So a couple of weeks ago now Epic released the Unreal Development Kit and lots of people rushed to download it (some 50,000 apparently).
They all then rushed to the forums to ask how you make a game.
Fortunately I’m an old hand with Unreal, starting back in 2000 modding Deus Ex and then progressing pretty much hand in hand with the engine through each version to the current one often being paid for the pleasure. I’m one of the few people in the world who can say they have worked with every version of Unreal that doesn’t work for Epic.
So rather than rush to forums asking how to make games I just made a game.
BEHOLD! One short weekend of fiddling with UDK later and I have something that can be very loosely called a game…
Ok so it’s a ball that rolls around a simple level collecting glowy yellow things.
More beneath the cut…
If I’m honest I spent more time fiddling with particle effects and lighting than I did actually writing code. Some people liken it to Pacman, other mention Marble Madness. At this point I didn’t really have any plans of what I was going to make and was really just poking the code to get something to happen with a minimum of effort.
However as more people encountered my little endeavour I was encouraged to maybe make something a bit more interesting.
Here is my list of restrictions that I’m bound by:
- Project can only use content that I can create myself.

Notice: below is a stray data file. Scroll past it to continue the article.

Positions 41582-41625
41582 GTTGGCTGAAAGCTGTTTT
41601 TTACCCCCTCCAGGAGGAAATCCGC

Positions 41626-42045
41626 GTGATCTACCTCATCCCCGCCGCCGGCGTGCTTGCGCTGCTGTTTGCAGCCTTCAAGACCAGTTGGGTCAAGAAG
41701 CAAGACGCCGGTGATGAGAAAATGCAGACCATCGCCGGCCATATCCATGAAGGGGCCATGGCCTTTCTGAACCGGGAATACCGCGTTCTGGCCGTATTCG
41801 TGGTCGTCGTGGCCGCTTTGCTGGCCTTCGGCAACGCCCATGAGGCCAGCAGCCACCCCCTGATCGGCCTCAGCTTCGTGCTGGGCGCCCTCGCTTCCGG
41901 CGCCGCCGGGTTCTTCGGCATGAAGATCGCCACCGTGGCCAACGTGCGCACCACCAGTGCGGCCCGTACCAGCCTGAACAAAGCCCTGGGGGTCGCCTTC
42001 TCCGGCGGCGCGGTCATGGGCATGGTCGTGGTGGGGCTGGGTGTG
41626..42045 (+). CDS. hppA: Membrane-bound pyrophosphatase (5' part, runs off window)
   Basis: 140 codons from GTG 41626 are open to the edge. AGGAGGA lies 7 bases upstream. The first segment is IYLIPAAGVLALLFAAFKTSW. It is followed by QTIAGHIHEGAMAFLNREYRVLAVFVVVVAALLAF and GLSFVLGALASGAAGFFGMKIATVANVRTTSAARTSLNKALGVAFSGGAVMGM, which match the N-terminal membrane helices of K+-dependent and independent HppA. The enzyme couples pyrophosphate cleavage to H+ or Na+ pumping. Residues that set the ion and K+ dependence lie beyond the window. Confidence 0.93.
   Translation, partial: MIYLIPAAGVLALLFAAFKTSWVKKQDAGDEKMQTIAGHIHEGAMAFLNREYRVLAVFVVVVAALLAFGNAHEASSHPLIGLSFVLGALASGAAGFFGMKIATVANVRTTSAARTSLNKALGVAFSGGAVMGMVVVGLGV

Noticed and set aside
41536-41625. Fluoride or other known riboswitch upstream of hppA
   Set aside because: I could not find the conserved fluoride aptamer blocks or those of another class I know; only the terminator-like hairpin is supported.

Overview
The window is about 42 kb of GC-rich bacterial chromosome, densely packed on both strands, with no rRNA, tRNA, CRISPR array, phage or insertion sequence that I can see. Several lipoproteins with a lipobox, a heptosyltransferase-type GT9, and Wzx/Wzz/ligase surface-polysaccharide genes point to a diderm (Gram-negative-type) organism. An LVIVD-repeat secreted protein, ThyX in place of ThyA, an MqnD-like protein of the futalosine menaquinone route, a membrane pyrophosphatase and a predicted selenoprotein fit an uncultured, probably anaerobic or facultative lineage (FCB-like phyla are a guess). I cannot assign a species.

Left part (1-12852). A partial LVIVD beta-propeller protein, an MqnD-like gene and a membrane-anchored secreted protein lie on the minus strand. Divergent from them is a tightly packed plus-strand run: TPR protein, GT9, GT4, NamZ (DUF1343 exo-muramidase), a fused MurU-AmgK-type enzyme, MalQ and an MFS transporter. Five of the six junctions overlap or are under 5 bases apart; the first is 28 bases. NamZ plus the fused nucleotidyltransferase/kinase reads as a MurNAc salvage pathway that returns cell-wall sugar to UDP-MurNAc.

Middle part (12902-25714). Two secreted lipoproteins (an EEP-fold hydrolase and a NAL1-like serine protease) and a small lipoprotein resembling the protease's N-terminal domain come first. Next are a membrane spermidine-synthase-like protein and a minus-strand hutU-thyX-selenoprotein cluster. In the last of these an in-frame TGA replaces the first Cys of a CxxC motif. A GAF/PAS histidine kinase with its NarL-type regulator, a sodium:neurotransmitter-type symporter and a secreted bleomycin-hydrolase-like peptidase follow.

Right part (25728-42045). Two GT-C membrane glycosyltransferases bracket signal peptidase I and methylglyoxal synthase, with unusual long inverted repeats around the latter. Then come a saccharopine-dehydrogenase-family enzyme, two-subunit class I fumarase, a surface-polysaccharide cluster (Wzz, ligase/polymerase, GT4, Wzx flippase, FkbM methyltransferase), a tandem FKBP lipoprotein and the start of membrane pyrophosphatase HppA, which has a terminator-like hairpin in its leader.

- Project must support online multiplayer.
- Project should epitomise Systemic Game Design.
With this in mind I decided to expand on the physics theme and spent a few hours on monday and tuesday implementing support for buoyancy (which PhysX doesn’t support out of the box) and fiddling around with Fluid Surfaces.
It’s during this phase that I relise how lucky I am to be an Unreal Developer by day as I stumble across one of the more annoying features: The C++ Black Box.
UDK doesn’t give you the C++ source code. This means that there are times when the engine is doing something that doesn’t make sense and has disappeared into the Black Box of Native code. In this case it was the calculation of a physics objects mass.
This means that some constants and formulas are locked up beyond the prying eyes of the UDK programmer.
To cut a long story short however it turns out that Mass in Unreal is calculated as:
(Volume x Density)^0.75 x MassScale
The argument being that it reduces the difference between small and large objects because PhysX behaves funny when you have wildly different Masses involved.
Whatever the formula though so long as you know what it is you can at least be sure your simulation is internally consistent even if it isn’t a 100% accurate recreation of the real world.
With this version I change the Balls physics to apply Torque rather than an impulse which gives a more satisfying and “Physicsy” feel and even allows the ball to climb walls a little (hurrah for friction!).
So far however I’m still just playing around with tech and not really concentrating on the “Game” part. I have vague ideas involving fire, wind and fracture meshes. I also have an idea for making enemy cubes that stomp around the map but it’s early days yet.
Watch this space.